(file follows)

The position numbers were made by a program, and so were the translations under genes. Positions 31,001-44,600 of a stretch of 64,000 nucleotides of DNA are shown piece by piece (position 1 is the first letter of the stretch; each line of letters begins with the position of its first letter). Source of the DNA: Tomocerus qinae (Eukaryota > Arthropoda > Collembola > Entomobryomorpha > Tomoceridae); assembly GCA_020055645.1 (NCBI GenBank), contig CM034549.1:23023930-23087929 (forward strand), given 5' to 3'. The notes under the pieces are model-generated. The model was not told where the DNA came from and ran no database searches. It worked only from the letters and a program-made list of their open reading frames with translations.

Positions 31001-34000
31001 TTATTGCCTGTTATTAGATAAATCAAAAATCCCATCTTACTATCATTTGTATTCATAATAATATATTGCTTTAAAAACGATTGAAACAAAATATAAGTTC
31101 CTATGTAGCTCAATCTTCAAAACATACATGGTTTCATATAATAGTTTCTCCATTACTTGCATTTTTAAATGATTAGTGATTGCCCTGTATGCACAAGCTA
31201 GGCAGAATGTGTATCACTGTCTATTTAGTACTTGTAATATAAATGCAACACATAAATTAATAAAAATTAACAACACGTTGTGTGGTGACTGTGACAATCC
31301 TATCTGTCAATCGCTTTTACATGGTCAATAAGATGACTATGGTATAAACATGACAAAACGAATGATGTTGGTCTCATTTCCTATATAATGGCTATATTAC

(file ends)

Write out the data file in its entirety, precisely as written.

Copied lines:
The position numbers were made by a program, and so were the translations under genes. Positions 31,001-44,600 of a stretch of 64,000 nucleotides of DNA are shown piece by piece (position 1 is the first letter of the stretch; each line of letters begins with the position of its first letter). Source of the DNA: Tomocerus qinae (Eukaryota > Arthropoda > Collembola > Entomobryomorpha > Tomoceridae); assembly GCA_020055645.1 (NCBI GenBank), contig CM034549.1:23023930-23087929 (forward strand), given 5' to 3'. The notes under the pieces are model-generated. The model was not told where the DNA came from and ran no database searches. It worked only from the letters and a program-made list of their open reading frames with translations.

Positions 31001-34000
31001 TTATTGCCTGTTATTAGATAAATCAAAAATCCCATCTTACTATCATTTGTATTCATAATAATATATTGCTTTAAAAACGATTGAAACAAAATATAAGTTC
31101 CTATGTAGCTCAATCTTCAAAACATACATGGTTTCATATAATAGTTTCTCCATTACTTGCATTTTTAAATGATTAGTGATTGCCCTGTATGCACAAGCTA
31201 GGCAGAATGTGTATCACTGTCTATTTAGTACTTGTAATATAAATGCAACACATAAATTAATAAAAATTAACAACACGTTGTGTGGTGACTGTGACAATCC
31301 TATCTGTCAATCGCTTTTACATGGTCAATAAGATGACTATGGTATAAACATGACAAAACGAATGATGTTGGTCTCATTTCCTATATAATGGCTATATTAC